Abstract 4190: Assessment of the Plaque With Echo Signal Attenuation by Optical Coherence Tomography
Backgrounds. The plaque with echo signal attenuation without calcification (EA) has been reported to be related with worse angiographic and clinical outcome after percutaneous coronary intervention (PCI). We sought to evaluate the plaque morphology with EA by OCT, and to evaluate the relationship between OCT-derived characteristics of the plaque with EA and coronary flow during PCI.
Methods and Results. Ninety-seven lesions with consecutive 89 patients with acute coronary syndrome (ACS n=47, 48%) and stable angina pectoris (SAP n=50, 52%), who underwent both pre- and post-procedural IVUS and OCT imagings, were investigated. EA was defined as showing echo signal attenuation >90 degree for more than 1mm without dense calcification on IVUS. Coronary flow during PCI was evaluated by TIMI flow grade. Thin cap fibroatheroma (TCFA) was defined as lipid rich plaque (>one or more lipid quadrants) with cap thickness <70μm. The plaque with EA was observed in 47 lesions (ACS 25, 48%, SAP 22, 44%, p=0.42). The plaque with EA showed significant association with the presence of TCFA (64% vs. 24%, p<0.01), ruptured plaque (66% vs. 32%, p<0.01), thinner cap thickness of fibroatheroma (74±39μm vs. 115±72μm, p<0.01), and more lipid arc (one or more quadrants; 81% vs. 46%, p<0.01), whereas no significant difference in thrombus detection was observed. After balloon angioplasty, plaque disruption, defined as disruption of luminal surface continuity in a radial direction, was significantly more frequent in the plaque with EA than without EA (68% vs 36%, p<0.05). Transient flow deterioration (TIMI flow grade 0 –2) was observed more frequently in the lesions with EA than in those without (54% vs 27%, p<0.05), whereas achievement of TIMI 3 coronary flow after PCI was similar irrespective of the lesions with or without EA (81% vs 88%, p=0.41).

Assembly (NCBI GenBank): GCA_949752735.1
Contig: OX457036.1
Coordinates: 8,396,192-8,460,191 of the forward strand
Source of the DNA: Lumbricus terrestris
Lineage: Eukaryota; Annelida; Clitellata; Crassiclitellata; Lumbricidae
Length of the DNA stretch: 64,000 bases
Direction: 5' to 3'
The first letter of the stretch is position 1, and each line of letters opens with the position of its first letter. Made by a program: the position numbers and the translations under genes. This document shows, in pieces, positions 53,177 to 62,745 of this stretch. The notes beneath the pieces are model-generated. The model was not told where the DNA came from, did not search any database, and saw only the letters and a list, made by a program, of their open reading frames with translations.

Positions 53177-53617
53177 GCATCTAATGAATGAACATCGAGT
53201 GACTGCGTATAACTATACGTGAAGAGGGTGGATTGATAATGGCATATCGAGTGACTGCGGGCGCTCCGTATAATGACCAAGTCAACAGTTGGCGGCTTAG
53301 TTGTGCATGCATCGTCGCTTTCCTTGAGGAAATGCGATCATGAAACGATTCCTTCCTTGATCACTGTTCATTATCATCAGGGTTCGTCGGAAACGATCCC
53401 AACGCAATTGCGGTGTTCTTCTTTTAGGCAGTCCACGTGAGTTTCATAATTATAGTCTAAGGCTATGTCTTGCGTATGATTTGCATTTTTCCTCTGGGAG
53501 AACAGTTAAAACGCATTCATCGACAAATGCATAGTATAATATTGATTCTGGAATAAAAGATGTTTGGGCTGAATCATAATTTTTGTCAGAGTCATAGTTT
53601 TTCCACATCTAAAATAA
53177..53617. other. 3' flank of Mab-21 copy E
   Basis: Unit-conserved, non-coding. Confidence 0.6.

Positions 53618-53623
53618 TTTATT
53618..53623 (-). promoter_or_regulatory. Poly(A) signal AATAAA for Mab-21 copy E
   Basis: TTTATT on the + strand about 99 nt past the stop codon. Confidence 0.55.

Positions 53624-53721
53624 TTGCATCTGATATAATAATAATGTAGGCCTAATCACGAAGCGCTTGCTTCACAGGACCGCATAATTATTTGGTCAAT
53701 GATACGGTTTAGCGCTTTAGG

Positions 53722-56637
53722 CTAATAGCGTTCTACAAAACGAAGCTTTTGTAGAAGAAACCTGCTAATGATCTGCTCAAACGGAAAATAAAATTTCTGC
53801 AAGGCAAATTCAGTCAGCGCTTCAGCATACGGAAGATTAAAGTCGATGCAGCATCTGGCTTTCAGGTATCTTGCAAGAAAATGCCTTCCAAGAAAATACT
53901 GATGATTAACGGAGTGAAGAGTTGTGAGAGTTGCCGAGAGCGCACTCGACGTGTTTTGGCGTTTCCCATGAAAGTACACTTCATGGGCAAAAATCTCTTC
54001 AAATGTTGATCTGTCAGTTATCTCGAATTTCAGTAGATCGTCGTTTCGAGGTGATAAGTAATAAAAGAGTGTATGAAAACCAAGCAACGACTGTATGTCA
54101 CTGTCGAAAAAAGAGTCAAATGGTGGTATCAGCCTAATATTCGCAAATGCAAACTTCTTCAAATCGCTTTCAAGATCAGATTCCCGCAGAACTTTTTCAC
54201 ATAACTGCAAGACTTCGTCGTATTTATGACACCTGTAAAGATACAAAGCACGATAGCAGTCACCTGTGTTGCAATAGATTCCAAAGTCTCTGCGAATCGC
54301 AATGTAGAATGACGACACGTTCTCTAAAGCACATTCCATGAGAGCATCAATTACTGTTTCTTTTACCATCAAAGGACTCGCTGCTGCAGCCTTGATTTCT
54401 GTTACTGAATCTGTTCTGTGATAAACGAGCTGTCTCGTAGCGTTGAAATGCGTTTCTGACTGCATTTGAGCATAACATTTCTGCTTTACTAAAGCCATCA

Conclusion: OCT characterized a plaque with EA as a lesion with lipid rich plaque with relatively thin fibrous cap. Disruption of plaque introduced at PCI may result in reduced coronary flow caused by distal embolization of lipid rich plaque debris.